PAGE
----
President Trump speaks during a briefing at the White House. Photo: Tasos Katopodis/Getty Images

President Trump told a news conference Sunday that he's activated the National Guard to assist Washington, California and New York to combat the spread of the novel coronavirus.

Why it matters: As Trump noted, all three states "have been hit the hardest" by the outbreak. Major disaster declarations have been approved for New York and Washington state and California's request will be granted soon, Trump said.

Zoom in: The federal government would fund 100% of the deployment cost via the Federal Emergency Management Agency (FEMA) "to carry out approved missions to stop the virus while those governors remain in command," Trump said.

  • The president said he spoke with the governors of the three states, as he stressed that the deployment is not martial law. 

The big picture: COVID-19 has infected more than 35,000 people in the U.S. New York has become America's epicenter of COVID-19 with about 50% of the country's total cases.

By the numbers: Trump said at the briefing that he directed FEMA to supply "four large medical stations with 1,000 beds for New York, eight large federal medical stations with 2,000 beds for California and three large federal medical stations and four small federal medical stations with 1,000 beds for the state of Washington."

What they're saying: California Gov. Gavin Newsom (D) tweeted that he's grateful "for the quick response and partnership" of Trump in granting his request to deploy Navy hospital ships to the state.

  • Washington Gov. Jay Inslee (D) tweeted that he's "very disappointed the USNS Mercy" was not being deployed to his state, but he appreciated "that federal field hospitals are on the way to help with increased medical needs."
  • New York Gov. Andrew Cuomo (D) had yet to comment on the new measures, but he called on the Trump administration before the announcement to nationalize the purchase of needed medical supplies and "implement the Defense Production Act and order factories to manufacture masks, gowns, and ventilators."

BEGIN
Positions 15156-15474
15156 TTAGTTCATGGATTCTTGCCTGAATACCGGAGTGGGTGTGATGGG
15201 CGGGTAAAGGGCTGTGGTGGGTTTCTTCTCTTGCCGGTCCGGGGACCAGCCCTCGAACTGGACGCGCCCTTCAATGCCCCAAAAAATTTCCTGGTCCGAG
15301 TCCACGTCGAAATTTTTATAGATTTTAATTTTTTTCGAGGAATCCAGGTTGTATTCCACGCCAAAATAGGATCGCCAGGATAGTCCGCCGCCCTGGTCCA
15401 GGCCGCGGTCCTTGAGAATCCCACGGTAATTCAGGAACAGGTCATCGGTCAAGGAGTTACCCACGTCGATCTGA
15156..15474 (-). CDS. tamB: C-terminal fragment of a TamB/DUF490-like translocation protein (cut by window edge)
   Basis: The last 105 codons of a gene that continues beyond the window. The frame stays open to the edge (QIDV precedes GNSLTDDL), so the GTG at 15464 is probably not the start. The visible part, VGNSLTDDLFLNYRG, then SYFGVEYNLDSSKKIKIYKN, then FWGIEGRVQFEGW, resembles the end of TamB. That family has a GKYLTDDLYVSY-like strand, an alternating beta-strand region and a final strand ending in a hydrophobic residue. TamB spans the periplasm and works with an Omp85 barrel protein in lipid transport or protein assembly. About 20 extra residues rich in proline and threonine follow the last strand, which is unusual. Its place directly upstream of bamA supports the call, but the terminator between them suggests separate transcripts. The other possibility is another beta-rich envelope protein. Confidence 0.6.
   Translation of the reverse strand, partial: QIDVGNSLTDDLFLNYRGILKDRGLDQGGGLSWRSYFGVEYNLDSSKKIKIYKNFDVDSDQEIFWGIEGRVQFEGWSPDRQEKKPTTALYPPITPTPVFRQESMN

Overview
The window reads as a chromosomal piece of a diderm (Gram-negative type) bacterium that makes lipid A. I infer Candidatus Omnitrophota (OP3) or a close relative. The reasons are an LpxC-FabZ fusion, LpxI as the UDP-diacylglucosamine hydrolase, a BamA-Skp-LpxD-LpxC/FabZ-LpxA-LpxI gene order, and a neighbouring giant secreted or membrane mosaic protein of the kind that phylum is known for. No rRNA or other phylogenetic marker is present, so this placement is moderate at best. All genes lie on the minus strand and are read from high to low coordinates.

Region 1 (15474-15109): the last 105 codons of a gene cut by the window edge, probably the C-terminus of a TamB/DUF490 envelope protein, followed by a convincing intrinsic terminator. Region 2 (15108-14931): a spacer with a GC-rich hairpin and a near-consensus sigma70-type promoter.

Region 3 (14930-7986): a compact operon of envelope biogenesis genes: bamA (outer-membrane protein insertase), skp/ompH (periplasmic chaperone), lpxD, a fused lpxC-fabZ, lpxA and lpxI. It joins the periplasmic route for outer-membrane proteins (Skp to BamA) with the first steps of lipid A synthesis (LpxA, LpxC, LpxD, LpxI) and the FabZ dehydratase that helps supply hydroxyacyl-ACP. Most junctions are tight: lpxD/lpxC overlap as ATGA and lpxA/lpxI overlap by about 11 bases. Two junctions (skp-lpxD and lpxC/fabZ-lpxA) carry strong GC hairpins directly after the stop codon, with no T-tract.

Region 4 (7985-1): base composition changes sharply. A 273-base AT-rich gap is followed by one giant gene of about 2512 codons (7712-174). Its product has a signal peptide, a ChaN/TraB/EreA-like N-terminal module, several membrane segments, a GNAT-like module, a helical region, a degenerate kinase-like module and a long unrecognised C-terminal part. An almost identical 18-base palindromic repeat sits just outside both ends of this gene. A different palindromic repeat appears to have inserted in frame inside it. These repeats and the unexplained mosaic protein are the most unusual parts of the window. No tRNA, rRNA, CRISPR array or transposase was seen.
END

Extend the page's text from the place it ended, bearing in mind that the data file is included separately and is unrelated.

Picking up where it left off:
• "If we don’t get the equipment, we could lose lives that we could otherwise save," he said Sunday.

Editor's note: This article has been updated with new details throughout.

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McConnell: Senate has "more than sufficient time" to process Supreme Court nomination

Senate Majority Leader Mitch McConnell (R-Ky.) said in a floor speech Monday that the chamber has "more than sufficient time" to confirm a replacement for Supreme Court Justice Ruth Bader Ginsburg before the election, and accused Democrats of preparing "an even more appalling sequel" to the fight over Brett Kavanaugh's confirmation.

Why it matters: Senate Minority Leader Chuck Schumer (D-N.Y.) has said "nothing is off the table next year" if Republicans push ahead with the confirmation vote before November, vowing alongside Rep. Alexandria Ocasio-Cortez (D-N.Y.) to use "every procedural tool available to us to ensure that we buy ourselves the time necessary."

Updated 2 hours ago - Politics & Policy

Coronavirus dashboard

Illustration: Sarah Grillo/Axios

  1. Global: Total confirmed cases as of 1:30 p.m. ET: 31,120,980 — Total deaths: 961,656— Total recoveries: 21,287,328Map.
  2. U.S.: Total confirmed cases as of 1:30 p.m. ET: 6,819,651 — Total deaths: 199,606 — Total recoveries: 2,590,671 — Total tests: 95,108,559Map.
  3. Health: CDC says it mistakenly published guidance about COVID-19 spreading through air.
  4. Politics: House Democrats file legislation to fund government through Dec. 11.
  5. Business: Unemployment concerns are growing.
  6. World: "The Wake-Up Call" warns the West about the consequences of mishandling a pandemic.

House Democrats file legislation to fund government through Dec. 11

House Speaker Nancy Pelosi (D-Calif.). Photo: Chip Somodevilla/Getty Images

House Democrats on Monday released their proposal for short-term legislation to fund the government through December 11.

Why it matters: This is Congress' chief legislative focus before the election. They must pass a continuing resolution (CR) before midnight on Oct. 1 to avoid a government shutdown — something both Hill leaders and the White House have claimed is off the table.